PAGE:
Friday, August 16, 2013

(NEWZIMBABWE) The West has betrayed us: Tsvangirai
26/07/2013 00:00:00
by Nkosana Dlamini

PRIME Minister Morgan Tsvangirai said Friday that he felt betrayed by his erstwhile backers in the West who seem to have given up on actively seeking to topple President Robert Mugabe and appear to be prepared to work with him should he win next week’s elections.

“There has been a movement, l want to say and l want to take note of that,” Tsvangirai told journalists at an MDC-T press briefing in Harare on Friday.

“For some years, there has been a movement towards democratic precondition. But people get tired of the Zimbabwean issue so what do they do? They resign and they say stability is better than democracy and any form of accommodation of normalising ‘our relations with Zimbabwe by whatever means, we will do it’.”

Tsvangirai, who was responding to a question from a British journalist, did not elaborate on how he felt he was being abandoned; neither did he mention the countries he feels have betrayed him.

Western frustration with Tsvangirai was first revealed by the whistle-blower website WikiLeaks when it published a 2011 diplomatic cable from the US embassy in Harare to Washington which described the MDC-T leader as “a weak leader who cannot be relied upon to lead a country like Zimbabwe”.

Added to that, reports of widespread corruption among the MDC-T top leadership as well as in local authorities run by the party could not have helped the MDC-T leader’s standing with the his Western backers.

And, if that were not bad enough, the sex scandals which emerged last year ahead of Tsvangirai’s marriage to Elizabeth Macheka would certainly have deepened the West’s sense of dismay with the man they once saw as the best hope for democracy in the country.

Although the European Union (EU) and countries such as Australia have stopped short of completely lifting sanctions imposed against Mugabe and his inner circle about a decade ago, most of the measures have been suspended while the Obama administration in the United States has, this year, dispatched top envoys such as Andrew Young to meet Mugabe in definite signs of a rapprochement.

Tsvangirai said the US and Europe were now willing to accept a Mugabe victory despite what he described as clear evidence the Zanu PF leader was engaged in election fraud.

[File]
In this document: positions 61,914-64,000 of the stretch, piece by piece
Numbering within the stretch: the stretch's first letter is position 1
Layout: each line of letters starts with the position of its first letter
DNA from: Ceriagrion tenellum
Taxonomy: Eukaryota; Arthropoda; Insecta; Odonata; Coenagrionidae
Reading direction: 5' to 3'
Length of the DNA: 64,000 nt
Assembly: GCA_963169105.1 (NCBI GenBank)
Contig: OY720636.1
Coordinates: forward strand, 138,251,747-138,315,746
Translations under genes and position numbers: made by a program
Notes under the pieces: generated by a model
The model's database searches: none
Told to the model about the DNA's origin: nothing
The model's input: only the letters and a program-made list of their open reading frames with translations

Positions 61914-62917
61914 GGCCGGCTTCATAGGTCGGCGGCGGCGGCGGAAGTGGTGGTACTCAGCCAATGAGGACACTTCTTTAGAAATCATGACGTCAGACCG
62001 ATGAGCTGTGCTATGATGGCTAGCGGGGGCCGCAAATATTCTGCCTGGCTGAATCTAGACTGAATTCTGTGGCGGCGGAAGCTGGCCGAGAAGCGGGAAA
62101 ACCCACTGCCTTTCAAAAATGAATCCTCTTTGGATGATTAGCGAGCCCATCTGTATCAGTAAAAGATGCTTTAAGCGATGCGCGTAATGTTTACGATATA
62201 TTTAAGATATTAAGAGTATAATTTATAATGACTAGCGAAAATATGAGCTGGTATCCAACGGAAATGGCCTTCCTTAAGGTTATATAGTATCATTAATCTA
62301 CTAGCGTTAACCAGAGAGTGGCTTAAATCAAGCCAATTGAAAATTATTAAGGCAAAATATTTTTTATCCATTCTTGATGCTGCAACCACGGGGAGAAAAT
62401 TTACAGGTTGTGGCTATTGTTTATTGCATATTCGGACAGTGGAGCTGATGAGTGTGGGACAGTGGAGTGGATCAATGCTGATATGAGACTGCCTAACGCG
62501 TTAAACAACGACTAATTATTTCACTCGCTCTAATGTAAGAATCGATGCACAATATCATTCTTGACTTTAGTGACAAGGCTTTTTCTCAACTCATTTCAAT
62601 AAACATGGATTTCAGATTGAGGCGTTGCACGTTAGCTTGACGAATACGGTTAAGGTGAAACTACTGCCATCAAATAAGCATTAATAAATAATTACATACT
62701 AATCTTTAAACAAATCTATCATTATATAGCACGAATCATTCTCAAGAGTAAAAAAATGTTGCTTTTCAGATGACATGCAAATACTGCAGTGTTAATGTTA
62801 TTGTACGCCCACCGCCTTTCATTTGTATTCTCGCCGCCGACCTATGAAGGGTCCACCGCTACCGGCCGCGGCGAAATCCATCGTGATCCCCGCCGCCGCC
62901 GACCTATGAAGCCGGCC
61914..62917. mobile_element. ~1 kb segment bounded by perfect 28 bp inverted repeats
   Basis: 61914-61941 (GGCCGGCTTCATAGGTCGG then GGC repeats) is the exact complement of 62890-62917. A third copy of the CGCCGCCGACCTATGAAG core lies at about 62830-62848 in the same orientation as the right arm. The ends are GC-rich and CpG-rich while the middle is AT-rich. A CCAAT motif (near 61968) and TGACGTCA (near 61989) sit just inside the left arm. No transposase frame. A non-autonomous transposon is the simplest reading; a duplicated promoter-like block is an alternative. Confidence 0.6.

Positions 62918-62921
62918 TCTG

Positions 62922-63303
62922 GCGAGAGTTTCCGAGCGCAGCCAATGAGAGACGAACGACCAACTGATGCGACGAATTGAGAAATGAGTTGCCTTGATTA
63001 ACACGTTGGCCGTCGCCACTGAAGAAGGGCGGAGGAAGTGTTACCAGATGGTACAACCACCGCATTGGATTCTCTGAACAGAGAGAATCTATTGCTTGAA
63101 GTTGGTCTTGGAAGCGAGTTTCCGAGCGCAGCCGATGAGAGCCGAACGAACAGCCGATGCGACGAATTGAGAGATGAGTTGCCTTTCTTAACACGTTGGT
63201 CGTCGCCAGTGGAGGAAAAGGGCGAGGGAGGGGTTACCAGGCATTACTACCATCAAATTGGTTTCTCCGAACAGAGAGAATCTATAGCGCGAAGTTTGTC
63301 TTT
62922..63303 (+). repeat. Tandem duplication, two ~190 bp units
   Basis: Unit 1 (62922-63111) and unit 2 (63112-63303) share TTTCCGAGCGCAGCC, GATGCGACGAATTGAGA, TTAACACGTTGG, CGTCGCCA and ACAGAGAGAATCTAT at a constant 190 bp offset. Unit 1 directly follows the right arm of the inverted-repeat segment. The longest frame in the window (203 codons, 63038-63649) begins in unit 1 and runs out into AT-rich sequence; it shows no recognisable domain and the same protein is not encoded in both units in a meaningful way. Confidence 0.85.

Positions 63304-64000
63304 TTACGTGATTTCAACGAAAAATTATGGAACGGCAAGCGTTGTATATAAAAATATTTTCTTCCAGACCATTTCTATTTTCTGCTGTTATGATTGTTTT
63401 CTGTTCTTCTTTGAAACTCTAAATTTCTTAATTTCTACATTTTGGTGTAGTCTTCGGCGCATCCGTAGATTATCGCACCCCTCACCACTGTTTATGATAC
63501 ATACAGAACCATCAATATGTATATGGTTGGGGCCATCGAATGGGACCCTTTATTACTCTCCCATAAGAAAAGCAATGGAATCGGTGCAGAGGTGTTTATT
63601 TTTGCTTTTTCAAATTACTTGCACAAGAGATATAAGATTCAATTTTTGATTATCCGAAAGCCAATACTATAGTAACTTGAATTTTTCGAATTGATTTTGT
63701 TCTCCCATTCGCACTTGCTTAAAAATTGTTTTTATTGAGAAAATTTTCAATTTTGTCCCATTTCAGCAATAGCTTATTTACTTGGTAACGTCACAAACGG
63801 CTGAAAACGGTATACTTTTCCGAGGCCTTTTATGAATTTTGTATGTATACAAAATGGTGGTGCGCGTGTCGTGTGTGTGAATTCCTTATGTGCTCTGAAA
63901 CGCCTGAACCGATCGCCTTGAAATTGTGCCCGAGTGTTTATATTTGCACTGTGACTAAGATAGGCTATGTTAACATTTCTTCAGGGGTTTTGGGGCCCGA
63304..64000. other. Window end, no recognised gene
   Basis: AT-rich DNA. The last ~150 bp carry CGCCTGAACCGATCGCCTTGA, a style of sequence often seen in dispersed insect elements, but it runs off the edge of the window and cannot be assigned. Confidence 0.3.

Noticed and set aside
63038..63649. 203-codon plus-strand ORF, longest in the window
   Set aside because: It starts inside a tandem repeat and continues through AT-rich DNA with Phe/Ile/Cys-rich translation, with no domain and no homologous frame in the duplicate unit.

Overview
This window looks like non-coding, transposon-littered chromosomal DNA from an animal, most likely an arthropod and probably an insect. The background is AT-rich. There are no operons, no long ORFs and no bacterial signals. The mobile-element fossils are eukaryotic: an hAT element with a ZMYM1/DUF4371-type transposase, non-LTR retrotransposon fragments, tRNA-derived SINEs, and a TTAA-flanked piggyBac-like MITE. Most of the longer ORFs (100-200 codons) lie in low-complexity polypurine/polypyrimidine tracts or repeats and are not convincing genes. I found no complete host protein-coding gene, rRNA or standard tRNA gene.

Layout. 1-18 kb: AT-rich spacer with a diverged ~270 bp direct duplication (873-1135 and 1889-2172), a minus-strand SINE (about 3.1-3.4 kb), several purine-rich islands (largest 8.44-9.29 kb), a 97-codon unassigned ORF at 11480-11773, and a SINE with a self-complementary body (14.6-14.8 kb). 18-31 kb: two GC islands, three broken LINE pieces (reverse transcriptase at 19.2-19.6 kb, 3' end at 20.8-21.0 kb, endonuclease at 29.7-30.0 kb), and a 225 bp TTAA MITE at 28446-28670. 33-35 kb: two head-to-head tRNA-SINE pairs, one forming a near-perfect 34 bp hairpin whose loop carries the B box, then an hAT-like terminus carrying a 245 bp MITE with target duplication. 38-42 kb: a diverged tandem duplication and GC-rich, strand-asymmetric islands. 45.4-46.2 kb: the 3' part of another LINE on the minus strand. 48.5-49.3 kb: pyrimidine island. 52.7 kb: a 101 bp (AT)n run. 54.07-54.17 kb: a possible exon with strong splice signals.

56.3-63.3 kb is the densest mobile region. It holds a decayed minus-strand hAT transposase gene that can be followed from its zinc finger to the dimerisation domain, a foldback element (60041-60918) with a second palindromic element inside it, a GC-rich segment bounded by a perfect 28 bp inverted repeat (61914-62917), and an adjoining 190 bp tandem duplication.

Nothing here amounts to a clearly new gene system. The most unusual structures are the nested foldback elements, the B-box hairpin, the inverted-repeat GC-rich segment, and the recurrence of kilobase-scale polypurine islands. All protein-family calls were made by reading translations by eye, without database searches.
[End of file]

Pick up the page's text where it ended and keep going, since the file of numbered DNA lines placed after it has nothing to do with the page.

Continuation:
“That’s an opportunistic position because you cannot as a democrat legitimise the illegitimate and l want to say this; whether the whole world endorses the outcome and say Robert Mugabe has won, the people will know the truth and it is the world that would have turned a blind eye to the wishes of the people of this country,” said the MDC-T leader.

“l want to tell you ultimately the wishes of the people will prevail. It may not matter how long it takes but l want to tell you at the end of the day it is the people who will definitely be the victors. Not some shenanigan, not some dictator somewhere and not the international community.

“We need the international community of course but the international community must do the right thing; must stay with the people, must continue to say the people of Zimbabwe need their voice to be heard. That is the more legitimate position.”

Despite his reservations about the playing field and the role of the West, Tsvangirai was adamant he would romp to victory in the July 31 poll.

“Actually, I am very bullish about the outcome of this election. It will indicate to you how resilient the people of Zimbabwe are. Indeed it will surprise you that in spite of the violence, the shenanigans that are taking place,” he said.

“Why would Zanu PF invest in rigging an election rather than invest in making sure that we have a credible outcome. This just goes to show that Zanu PF cannot win has never won an election, but they have found ways of retaining power against the people’s wishes, that is not democracy. I actually feel emboldened by the fact that we have resisted this dictatorship for all these years using democratic means.”

Tsvangirai insisted Mugabe had laid out an elaborate strategy to rig the watershed election and called on Zimbabweans to vote overwhelmingly against the 89-year-old leader.

He outlined several examples he said were being used by his rival to influence the outcome of the election, among them the “militarise” the electoral system, the intimidation of his followers by Zanu PF and the inflation of ballot paper printing.

Tsvangirai said the credibility of next week’s election was at great risk and called this a “sad day”.

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